Cairns Private Hospital is urging locals to give their heart health a check up in a bid to reduce the number of people at risk of experiencing a heart attack or stroke.
According to the Heart Foundation, 1.4 million Australians have a high chance of having a heart or stroke in the next five years, yet many remain unaware of the risks.
Recognising World Heart Day today, the team at Cairns Private Hospital is sharing some tips for heart health, because most heart attacks and strokes can be prevented.
“More Australians die of heart disease than any other cause but people need to realise we can greatly reduce our risks by making some healthy lifestyle choices,” said Dr Sam Hillier, Cardiac representative on Cairns Private Hospital’s Medical Advisory Committee.
“Eating a healthy diet, maintaining a good weight, being active and not smoking can greatly improve your heart health and reduce the risk of heart disease.
“If you’re over the age of 45, or over the age of 30 for Indigenous Australians, check your blood pressure and cholesterol regularly and talk to your GP if you have any concerns,” Dr Hillier said.
Chief Executive Officer Ben Tooth said Cairns Private Hospital had been offering Far North Queenslanders quality cardiac care for years, with leading cardiac specialists and nurses supporting patients through diagnosis, treatment and recovery for a range of heart conditions.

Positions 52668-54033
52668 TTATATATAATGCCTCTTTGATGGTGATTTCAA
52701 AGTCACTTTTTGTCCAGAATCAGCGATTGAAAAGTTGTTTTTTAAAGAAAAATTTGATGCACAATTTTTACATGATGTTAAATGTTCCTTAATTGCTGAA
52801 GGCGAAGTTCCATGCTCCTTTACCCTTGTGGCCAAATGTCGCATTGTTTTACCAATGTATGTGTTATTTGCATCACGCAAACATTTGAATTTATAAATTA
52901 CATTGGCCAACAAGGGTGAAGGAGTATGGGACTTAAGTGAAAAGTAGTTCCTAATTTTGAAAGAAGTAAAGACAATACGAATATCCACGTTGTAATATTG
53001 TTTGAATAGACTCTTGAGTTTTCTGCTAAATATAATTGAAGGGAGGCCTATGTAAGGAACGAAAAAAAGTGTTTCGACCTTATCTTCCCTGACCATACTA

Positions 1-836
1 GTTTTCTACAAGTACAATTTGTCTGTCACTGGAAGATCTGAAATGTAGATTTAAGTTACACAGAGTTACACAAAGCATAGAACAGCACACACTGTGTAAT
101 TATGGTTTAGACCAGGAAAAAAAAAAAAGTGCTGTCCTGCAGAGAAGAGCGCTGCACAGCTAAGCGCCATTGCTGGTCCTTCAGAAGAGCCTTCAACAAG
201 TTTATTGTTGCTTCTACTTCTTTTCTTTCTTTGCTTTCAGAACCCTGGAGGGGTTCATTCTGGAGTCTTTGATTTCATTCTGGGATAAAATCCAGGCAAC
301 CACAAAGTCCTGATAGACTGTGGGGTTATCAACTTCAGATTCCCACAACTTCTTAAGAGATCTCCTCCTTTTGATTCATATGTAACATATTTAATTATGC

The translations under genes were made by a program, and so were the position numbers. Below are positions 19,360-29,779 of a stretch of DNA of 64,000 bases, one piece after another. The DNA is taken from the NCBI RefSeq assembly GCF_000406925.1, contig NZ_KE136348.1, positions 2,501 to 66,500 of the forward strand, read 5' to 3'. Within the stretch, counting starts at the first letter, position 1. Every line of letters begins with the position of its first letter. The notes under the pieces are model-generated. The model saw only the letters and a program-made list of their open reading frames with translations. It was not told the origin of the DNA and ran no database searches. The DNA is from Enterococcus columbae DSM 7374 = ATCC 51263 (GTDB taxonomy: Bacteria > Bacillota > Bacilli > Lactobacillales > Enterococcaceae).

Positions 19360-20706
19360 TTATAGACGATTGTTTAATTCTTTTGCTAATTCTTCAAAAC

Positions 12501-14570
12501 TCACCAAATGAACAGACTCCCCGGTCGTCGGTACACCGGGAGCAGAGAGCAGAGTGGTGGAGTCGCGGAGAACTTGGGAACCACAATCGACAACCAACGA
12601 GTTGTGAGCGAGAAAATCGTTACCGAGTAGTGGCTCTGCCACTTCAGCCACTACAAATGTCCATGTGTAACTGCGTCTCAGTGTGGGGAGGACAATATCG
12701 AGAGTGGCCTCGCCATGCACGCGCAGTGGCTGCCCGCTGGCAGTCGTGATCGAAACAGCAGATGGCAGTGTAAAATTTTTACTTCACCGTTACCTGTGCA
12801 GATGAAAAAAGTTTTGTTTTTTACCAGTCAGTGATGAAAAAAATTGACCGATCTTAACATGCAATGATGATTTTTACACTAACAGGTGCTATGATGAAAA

“We’ve brought the latest technology to the people of Cairns and the broader Far North, giving patients access to new surgical treatment options without needing to travel to Brisbane,” Mr Tooth said.
“Our new $1.2 million Cardiac Catheter Laboratory opened earlier this year and our cardiac team offer patients timely treatments, their choice of specialist plus our popular Strong Hearts cardiac rehabilitation program”.
As the only private Cardiac Cath Lab in the region, it provides the community with a valuable, lifesaving diagnostic service and is situated between the cardiology clinic and the intensive/coronary care units.
Dr Hillier said the new cath lab allows more minimally invasive treatment options to be performed for heart patients, including patent foramen ovale (PFO) closures - where a device is implanted into the heart under local anaesthesia and sedation.
“PFO Closure is well recognised in reducing the risk of stroke in people with PFO and the new cath lab makes it easier to treat people with this complex condition,” Dr Hillier said.
“Performing the PFO Closure is a real team effort. It’s performed in the cath lab, and the neurologist and two cardiologists work together so there are many specialists involved”.
For more information head to www.cairnsprivate.com.au